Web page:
“We have the power to make this the best generation of mankind in the history of the world–or to make it the last.”

May 16, 2004

Kevin Drum, inspired by this recent opinion piece in Mother Jones by Joshua Wolf Shenk, is beseeching the Blogosphere to think of a compelling narrative for the Democratic Party—one that can compete with the Republicans’ current storyline of “Evil walks among us, and we must slay it” (which is actually more from Buffy the Vampire Slayer than from any particular Republican candidate, but it’s certainly the gist of what they’re saying).

I’ll have more to say about this later as part of my continuing series “The Default Democratic Party Strategy and What Should Replace It” (part 1 is here, and part 2 is here). However, as food for thought now, might I remind y’all that there used to be a Democrat who offered a compelling narrative, one of a generation standing shoulder-to-shoulder with the entire world upon a precipice with utter annihilation on one side and utopian society on the other. (Hint: He is the hero of our current Democratic candidate, and he even had the same initials as him.)

The contest will continue–the contest between those who see a monolithic world and those who believe in diversity–but it should be a contest in leadership and responsibility instead of destruction, a contest in achievement instead of intimidation. Speaking for the United States of America, I welcome such a contest. For we believe that truth is stronger than error–and that freedom is more enduring than coercion. And in the contest for a better life, all the world can be a winner.

The effort to improve the conditions of man, however, is not a task for the few. It is the task of all nations–acting alone, acting in groups, acting in the United Nations–for plague and pestilence, and plunder and pollution, the hazards of nature, and the hunger of children are the foes of every nation. The earth, the sea, and the air are the concern of every nation. And science, technology, and education can be the ally of every nation.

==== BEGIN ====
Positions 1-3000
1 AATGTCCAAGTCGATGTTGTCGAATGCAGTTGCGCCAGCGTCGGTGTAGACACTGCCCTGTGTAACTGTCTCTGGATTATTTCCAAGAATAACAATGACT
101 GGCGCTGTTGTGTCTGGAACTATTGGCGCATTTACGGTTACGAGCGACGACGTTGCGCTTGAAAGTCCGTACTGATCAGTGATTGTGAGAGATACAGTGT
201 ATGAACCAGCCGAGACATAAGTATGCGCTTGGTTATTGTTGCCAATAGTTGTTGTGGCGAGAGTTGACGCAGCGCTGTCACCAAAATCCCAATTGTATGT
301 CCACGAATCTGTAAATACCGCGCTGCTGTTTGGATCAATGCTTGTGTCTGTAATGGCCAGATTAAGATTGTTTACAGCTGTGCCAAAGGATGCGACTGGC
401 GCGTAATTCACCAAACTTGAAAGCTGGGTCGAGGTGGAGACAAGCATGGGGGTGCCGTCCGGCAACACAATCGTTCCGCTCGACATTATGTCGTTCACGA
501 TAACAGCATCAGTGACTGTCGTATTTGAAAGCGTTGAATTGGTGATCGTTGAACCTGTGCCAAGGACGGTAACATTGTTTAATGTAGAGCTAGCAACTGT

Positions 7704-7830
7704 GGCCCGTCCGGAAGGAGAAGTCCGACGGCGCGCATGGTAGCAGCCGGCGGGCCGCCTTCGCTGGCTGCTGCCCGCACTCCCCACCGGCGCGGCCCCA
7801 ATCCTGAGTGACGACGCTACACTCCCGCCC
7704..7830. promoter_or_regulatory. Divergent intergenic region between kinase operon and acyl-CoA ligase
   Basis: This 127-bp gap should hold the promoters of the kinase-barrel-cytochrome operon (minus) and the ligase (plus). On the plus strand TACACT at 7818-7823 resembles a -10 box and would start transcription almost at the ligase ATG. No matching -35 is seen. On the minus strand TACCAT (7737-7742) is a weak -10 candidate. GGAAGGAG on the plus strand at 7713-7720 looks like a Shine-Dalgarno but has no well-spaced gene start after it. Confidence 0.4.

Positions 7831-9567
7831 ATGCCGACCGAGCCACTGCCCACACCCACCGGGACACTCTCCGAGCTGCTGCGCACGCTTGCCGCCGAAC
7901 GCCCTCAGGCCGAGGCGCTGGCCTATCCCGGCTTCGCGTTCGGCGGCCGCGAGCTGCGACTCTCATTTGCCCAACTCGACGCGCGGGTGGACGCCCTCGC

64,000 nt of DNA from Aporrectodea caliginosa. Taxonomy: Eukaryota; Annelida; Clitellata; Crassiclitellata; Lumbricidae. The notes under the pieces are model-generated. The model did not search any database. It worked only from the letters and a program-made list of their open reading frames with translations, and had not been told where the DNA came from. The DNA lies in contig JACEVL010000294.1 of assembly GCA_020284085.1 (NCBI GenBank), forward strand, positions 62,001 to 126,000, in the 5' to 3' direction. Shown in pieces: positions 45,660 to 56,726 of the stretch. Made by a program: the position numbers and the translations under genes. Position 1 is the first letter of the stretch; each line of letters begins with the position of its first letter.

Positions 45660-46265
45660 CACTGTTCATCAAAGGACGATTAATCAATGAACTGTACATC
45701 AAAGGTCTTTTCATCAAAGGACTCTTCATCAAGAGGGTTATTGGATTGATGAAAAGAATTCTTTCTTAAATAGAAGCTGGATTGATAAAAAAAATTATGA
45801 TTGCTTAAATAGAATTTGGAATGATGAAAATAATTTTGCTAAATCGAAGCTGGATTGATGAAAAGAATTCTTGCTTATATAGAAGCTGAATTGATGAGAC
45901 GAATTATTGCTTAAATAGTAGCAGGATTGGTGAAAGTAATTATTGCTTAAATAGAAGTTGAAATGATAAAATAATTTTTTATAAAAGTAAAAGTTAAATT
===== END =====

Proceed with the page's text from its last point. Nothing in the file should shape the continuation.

Never before has man had such capacity to control his own environment, to end thirst and hunger, to conquer poverty and disease, to banish illiteracy and massive human misery. We have the power to make this the best generation of mankind in the history of the world–or to make it the last.

— President John F. Kennedy, Address Before the 18th General Assembly of the United Nations, September 20, 1963


One Response to ““We have the power to make this the best generation of mankind in the history of the world–or to make it the last.””

  1. CSTAR Says:

    “For we believe that truth is stronger than error”

    It is instructive for us to interpret this assertion; indeed prima facie, truth and falsehood are truth values and in what sense can one truth value be said to be stronger than another– for instance, can the number 6 possibly be stronger than the number 4?

    Of course what JFK means here is the power of argument and political dialogue based on truth to –eventually– overcome the appeal of fallacy. This is particularly significant, when those that wield power and lay claim to western intellectual and cultural traditions run around spouting torrents of fallacies. Just read Safire, or Brooks or Krauthammer or listen to Bush’s stump speeches. But the significant caveat here is –eventually–, it may take a long time, and those among us that spread falsehoods may yet continue to doso for a very long time unless this deceipt is exposed and denounced.

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